Currently there is no word on the release of XNA Game Studio 5.0 (if there is one) and its use in Visual Studio 2012. Thankfully there is a way of developing XNA applications using Visual Studio 2012. But some of the official words are, since XNA is not supported as part of the WinRT (therefore Windows App store applications) are not supported. XNA, as mentioned before will still work with Windows 8 Desktop (as this operates like Windows 7).
Since XNA originally was a way for users to create games on Windows and then the Xbox 360 a lot of XNA is reliant upon DirectX 9. There is nothing to stop Microsoft from releasing a DirectX 11 version of it, but at the moment, as Xbox 360 uses a model of DirectX 9 this will not happen soon.
Games can be made using C# and DirectX with the Windows 8 express edition but this is the method I believe they are heading towards at this stage.
Windows Phone 8
I am unable to say too much about Windows Phone 8, what is coming, available in any express edition like Windows Phone 7. But you can sign up for early access to the beta program. You will need to have a development Id for the current Windows Phone Store and I believe also some details regarding an application that exists. But the details for this are available on the Microsoft Connect site, sign in with your Live Id and I believe most of it will be ready to go the rest is up to you.
The reason for a lot of this I believe is, Microsoft has kept the details regarding Windows Phone 8 largely secret. At TechEd 2012 there were people who knew, but they were no divulging anything at this time and the Beta program also has some non-disclosure agreements within, so be warned.
This was in some ways a massive boon to the student or hobby developer, using a near full implementation of SQL Server as a database platform. What is there not to like? Well I am unable to think about too many reasons why I would not go SQL Server any other RDBMS, but there might be reasons not to use the version of SQL Server.
Personally, if I know I need a database and it is going to be a small single user database, then I will use Microsoft Access. This might cause a groan from the crowd, but I will justify it. Microsoft Access has come a long way from the humble beginnings of Version 2. My first programming job was to convert a constantly corrupting MS Access 2.0 database to SQL Server 6.5. No easy feat, but in the end I got there. But I did qualify my statement by saying a single user and it is small, then Access is better, I will even go as far as say a few users as well. Beyond that, SQL Express is better by far, and it is more to do with the way data is handled internally of the DBMS, Access is a file, calls are read on disk passed back. SQL though is similar, there is an engine that controls the data access, it is using execution plans to speed up data access, caching of regularly used data and so on.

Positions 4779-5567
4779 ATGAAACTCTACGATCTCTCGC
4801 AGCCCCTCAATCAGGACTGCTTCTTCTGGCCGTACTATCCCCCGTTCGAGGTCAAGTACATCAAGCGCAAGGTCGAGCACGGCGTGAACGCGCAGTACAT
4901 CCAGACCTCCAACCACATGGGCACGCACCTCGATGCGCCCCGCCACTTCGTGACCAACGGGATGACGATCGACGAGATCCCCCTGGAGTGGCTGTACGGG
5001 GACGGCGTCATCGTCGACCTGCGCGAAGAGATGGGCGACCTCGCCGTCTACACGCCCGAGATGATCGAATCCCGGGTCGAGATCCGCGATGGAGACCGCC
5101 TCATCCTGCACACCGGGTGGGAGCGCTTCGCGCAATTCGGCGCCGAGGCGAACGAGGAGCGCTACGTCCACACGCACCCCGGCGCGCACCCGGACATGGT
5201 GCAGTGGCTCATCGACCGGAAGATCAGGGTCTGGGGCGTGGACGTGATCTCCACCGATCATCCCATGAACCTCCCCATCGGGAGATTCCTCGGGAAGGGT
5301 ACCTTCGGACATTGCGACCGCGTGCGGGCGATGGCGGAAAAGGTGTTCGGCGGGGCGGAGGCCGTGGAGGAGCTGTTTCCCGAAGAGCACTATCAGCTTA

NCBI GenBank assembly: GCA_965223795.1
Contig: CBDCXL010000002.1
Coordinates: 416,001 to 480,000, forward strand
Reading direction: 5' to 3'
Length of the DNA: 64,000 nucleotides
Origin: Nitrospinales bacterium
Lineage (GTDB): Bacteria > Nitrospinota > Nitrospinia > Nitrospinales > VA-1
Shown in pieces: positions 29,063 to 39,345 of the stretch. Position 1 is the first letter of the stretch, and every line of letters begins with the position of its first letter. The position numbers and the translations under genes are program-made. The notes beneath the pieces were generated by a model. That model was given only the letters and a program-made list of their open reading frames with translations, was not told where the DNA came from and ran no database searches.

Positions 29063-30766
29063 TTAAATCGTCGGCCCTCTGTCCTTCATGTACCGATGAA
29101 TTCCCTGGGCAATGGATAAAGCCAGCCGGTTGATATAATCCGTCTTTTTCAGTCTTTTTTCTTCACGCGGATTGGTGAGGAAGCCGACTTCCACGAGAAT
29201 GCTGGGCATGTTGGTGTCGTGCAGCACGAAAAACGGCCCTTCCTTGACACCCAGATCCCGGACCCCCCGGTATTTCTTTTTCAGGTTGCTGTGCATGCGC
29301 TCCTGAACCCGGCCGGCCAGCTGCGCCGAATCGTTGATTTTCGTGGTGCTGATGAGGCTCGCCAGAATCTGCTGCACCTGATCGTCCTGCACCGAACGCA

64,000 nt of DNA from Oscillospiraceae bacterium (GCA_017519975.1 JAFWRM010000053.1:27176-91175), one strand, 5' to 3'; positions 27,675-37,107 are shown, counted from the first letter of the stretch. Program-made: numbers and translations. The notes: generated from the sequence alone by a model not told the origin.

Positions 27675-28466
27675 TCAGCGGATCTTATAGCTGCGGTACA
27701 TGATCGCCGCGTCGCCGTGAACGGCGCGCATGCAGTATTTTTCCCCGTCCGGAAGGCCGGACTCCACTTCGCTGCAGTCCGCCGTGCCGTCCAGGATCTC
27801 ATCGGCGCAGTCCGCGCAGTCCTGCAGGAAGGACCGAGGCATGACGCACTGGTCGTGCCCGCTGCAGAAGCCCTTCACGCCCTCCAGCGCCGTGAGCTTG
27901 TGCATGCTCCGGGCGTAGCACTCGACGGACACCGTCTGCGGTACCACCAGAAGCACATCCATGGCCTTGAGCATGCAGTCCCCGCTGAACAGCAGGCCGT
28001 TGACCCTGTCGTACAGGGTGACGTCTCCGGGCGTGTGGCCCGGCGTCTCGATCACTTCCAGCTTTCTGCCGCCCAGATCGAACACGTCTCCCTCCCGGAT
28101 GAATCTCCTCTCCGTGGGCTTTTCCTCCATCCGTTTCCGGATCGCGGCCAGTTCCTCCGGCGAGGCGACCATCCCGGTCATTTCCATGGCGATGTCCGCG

All of these additions though include an overhead, a decent overhead too. To gain the performance benefit of SQL it needs memory and if you aren’t careful it can use a lot of it. If SQL isn’t using it, it will give it back, but it is confusing when looking at how much memory the system is using.
The restrictions are largely to do with hardware, amount of memory, database size, number of users connecting. Just bare this in mind when building applications using SQL Server express, large databases use more memory, or require more memory to function efficiently and there might be a degradation of performance if the upper limits of the hardware specifications is reached.
|2005||2008||2008 R2 and higher|
|DB Size (excludes logs)||4GB||4GB||10GB|
|CPU||Single CPU||Single CPU||Single CPU|
DB Size is per database not database server. This doesn’t include the log file in the size.
A single physical CPU is the only option but this excludes multi-core CPUs. The express editions enables this use of multi-core CPUs, but there can only be 1 physical CPU.